RODENTS OF UNUSUAL SIZE (film review by Mark R. Leeper):

CAPSULE: This is a documentary about nutrias. Nutrias are the world's largest rodents, weighing in the range of 20 pounds or more. They began invading southern Louisiana swamps about 1958. They have driven out aquatic wildlife in that area. The issue of what to be done about them is controversial. Animal protection and fashion sources benefit from the presence of the nutrias. The trappers in the swamp want to be free to trap them to help preserve their lifestyle. RODENTS OF UNUSUAL SIZE looks at the nutria, its biology, its behavior, and its history in the United States. It also looks at different cultures in the area and how they interact with it. Directors: Quinn Costello, Chris Metzler, Jeff Springer. Rating: +2 (-4 to +4) or 7/10

In the film THE PRINCESS BRIDE (1987), based on the novel by William Goldman, Westley must travel though the fire swamp to save his true love, Princess Buttercup. The danger of the Fire Swamp is that it is ruled by the R.O.U.S., the Rodents Of Unusual Size. In the film these are ridiculous looking small monsters that look like 20-pound rats. Could creatures like that really exist? If you can ask that question you need to see this documentary. Looking no less ridiculous are nutrias, the world's largest rodents, somewhere in the range of 20-inches long not counting the tail, which just adds to the resemblance of the nutrias bears to a rat. Nutrias are equally happy on land or in water. They invaded the southern coastland of Louisiana in 1958. In the 1970s trappers could make good money for their meat and fur. And today they are the dominant mammal species in Southern Louisiana.

The nutria is well suited for semi-aquatic life. It has teeth like a beaver. That might not bother most people, but the nutria's teeth are also sharp like a beaver's, but for one difference. Nutrias' two front are red-orange. It looks like two carrots protruding out from under its upper lip. But they give it an uncanny look.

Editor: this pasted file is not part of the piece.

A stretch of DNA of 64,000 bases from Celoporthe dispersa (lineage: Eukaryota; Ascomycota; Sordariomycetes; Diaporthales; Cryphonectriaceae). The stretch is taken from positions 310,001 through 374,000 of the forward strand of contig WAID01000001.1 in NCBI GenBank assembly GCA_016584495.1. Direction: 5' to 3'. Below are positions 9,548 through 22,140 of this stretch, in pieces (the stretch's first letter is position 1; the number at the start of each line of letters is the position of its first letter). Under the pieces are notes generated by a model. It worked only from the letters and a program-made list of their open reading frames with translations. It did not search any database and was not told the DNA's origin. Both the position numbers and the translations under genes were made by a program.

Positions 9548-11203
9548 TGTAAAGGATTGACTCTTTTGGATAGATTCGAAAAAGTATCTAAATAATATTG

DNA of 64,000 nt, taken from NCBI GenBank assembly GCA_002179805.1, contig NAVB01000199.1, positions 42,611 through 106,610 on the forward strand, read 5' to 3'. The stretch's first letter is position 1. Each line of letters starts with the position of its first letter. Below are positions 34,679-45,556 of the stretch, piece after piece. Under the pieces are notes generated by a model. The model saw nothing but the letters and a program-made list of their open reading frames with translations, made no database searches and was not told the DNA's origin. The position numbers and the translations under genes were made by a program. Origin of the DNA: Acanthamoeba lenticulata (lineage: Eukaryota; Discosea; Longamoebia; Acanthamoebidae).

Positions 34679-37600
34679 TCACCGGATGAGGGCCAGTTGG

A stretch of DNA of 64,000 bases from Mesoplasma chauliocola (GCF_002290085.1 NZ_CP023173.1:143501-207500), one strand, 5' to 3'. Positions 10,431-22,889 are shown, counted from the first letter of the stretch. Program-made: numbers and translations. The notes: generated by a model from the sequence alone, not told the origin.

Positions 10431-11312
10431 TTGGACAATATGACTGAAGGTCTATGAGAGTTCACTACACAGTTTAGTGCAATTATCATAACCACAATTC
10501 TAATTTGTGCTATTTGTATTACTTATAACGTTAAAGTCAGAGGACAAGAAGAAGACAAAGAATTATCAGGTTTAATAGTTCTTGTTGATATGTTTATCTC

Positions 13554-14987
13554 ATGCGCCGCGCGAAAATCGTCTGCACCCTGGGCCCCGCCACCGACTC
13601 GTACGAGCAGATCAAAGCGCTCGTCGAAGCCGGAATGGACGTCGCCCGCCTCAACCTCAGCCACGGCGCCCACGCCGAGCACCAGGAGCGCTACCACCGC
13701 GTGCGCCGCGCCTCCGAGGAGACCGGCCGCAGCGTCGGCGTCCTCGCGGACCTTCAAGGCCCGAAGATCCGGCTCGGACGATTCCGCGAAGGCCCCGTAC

Nutrias started showing up in the United States some time around 1958. They had come north breeding with muskrats. At first this new strange animal was considered to be good fortune for the people of the marshlands. After all, it was a great source for saleable fur. And one animal had a lot of fur. But just about that time animal rights advocates campaigned to awaken people to the cruelty inflicted on animals. The demand for genuine animal fur dropped off. With the profit dropping off nutrias escaped or were released into the swamp with little thought how well they would survive. It turned out that they were well-suited to the swamps. With webbed feet they were agile in the swamps. They out-competed the muskrats.

The nutria is a rapacious eater. It eats water plants down to near the ground. Meanwhile it attacks the roots of plants up from their burrows. With no roots the plants are washed away by rain and stream.

A nutria destroys the habitats of other aquatic species. It will have four litters a year. Its breasts are situated toward its back so it may feed pups while swimming.

The nutria has enflamed various conflicts in Louisiana. The film looks at a golf club operator who wants to kill the nutria because of the damage it does to the turf. We also get a picture of the lifestyle of the Cajun trappers who at once are developing a taste for nutria meat, others who see the nutria as a threat to their livelihood, and others who are learning to like the meat who live in the knowledge they has little protection from nutrias and from storms.